Paul (Saul) was the first post-modern preacher, nearly 2000 years ago!
How does that work?
In Acts 13:16-43, Paul speaks to the people gathered at the Jewish meeting place (synagogue), explaining the message of Christ and the news from God using their culture and their understanding – working his way through the prophets and major events of the Israelite people to the contemporary times using scripture and prophecy.
Then in Acts 14:8-18, Paul speaks to the gentiles, running out among them and explaining the God message to them using their own culture and understanding by highlighting their experience, and pointing them in the right direction, away from the wrong way they were facing.
So, Paul, to the Jews, spoke their language of tradition, prophecy and scripture and to the ‘gentiles’, spoke their language of experience, where they had no scripture or tradition to draw on.
The usefulness of that to us is to remember that:
Firstly, postmodernism is nothing new, so not to get too carried away by this ‘new thinking’.
Secondly, to emulate Paul by speaking into people’s understanding and culture, adapting the presentation and medium of the message of Jesus depending on the audience.
Thirdly, to engage people in a way that is relevant to them to share the story of God and his plan, not try to force the message across in language, presentation and tradition-fuelled jargon that makes no sense to the listener.
We aren’t running an exclusive club, we’re sharing the most inclusive message ever spoken by anyone. Lets remember to include people in the way we interact, not put them off by making it only accessible by those ‘in -the-know’.
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The Beatitudes according to Don Davis
- Fortunate are those who are so desperate that they must depend on God alone
- Fortunate are those who’s hearts are completely broken over loss, because God himself will carry their load
- Fortunate are those who are gentle and humble and lowly for the kingdom belongs to them – the little guy, the nobodies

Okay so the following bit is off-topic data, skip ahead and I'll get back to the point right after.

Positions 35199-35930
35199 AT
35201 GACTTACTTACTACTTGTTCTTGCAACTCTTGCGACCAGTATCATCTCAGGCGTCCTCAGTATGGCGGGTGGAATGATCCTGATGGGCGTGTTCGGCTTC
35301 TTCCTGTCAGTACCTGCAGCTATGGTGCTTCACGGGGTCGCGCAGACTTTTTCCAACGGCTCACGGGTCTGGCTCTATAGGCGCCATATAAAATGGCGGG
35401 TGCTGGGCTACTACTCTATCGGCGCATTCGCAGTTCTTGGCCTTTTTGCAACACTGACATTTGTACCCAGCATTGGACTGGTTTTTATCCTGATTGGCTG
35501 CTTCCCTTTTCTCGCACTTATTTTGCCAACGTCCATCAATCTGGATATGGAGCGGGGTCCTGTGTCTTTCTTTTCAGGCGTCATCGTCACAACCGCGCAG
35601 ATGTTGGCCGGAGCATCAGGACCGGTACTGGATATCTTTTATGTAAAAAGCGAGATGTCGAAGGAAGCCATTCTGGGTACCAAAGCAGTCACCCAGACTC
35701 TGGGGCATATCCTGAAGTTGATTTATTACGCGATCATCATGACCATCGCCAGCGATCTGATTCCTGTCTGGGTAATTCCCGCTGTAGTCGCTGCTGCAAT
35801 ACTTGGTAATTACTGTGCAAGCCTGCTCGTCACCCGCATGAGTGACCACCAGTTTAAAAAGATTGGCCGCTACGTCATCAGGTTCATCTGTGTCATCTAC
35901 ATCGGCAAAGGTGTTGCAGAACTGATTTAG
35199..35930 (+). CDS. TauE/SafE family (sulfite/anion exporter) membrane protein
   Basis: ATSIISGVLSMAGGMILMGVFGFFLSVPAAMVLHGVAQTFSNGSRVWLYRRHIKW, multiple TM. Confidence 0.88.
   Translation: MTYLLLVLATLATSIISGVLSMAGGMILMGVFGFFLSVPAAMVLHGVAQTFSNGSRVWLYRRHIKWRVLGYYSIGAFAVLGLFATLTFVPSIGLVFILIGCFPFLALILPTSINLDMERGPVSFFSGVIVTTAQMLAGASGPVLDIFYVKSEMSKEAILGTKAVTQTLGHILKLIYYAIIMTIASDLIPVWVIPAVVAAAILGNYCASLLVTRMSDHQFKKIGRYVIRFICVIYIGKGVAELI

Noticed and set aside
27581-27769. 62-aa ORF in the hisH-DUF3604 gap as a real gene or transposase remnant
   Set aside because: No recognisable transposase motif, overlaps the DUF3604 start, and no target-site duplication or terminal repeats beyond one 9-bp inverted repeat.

- Fortunate are those with deep longing and huge appetite for God’s righteousness for they’re going to get what they seek
- Fortunate are those who find it easy to forgive because God is going to easily forgive them
- Fortunate are the ones that will God’s will alone, the pure in heart that just want what God wants because these are the ones that will see God one day
- Fortunate are those who make themselves instruments of peace among conflict because they are the ones that are going to be seen as the kids of God
- Fortunate are those who are mistreated because of righteousness because the kingdom belongs to folks like this
- Count yourselves fortunate when, because you identify with Jesus and his kingdom, you get enemies. When you ‘buddy up’ with Jesus you can’t be everyone’s friend. If you love Jesus and get beat-up because of him, your reward is “booming in heaven”
Shared at Mars Hill on 08-11-2009
It struck me that God’s love is not dependent on his approval.
God does not have to approve of us or what we do to love us.
But God demonstrates his own love for us in this: While we were still sinners, Christ died for us.
Obviously, God does not approve of our sin, but he still loves us enough to allow Jesus to die so our sins will be forgiven.
It doesn’t make a lot of sense to us as humans, we are stuck, because of our quirky and backwards nature, in the pattern of loving people when we approve of them.
Maybe this happens because we feel that if we love people we don’t approve of or people who’s actions we don’t approve of, we think we are condoning their behaviour.
God’s ultimate act of love in Jesus was emphasised and underlined time and time again through the life of Christ as he reached out and walked with, touched, embraced the untouchables, the unlovely, the ‘poor in spirit’, the people that had not won anyone’s approval.
Jesus crashed into the lives of the people that were least approved and he lavished love on them – the very people that needed it most.
Jesus answered them, “It is not the healthy who need a doctor, but the sick. I have not come to call the righteous, but sinners to repentance.”
Lets not get any delusions that we are any better than any of them, we need Jesus just as much now as any of the people he spoke to >2000 years ago.
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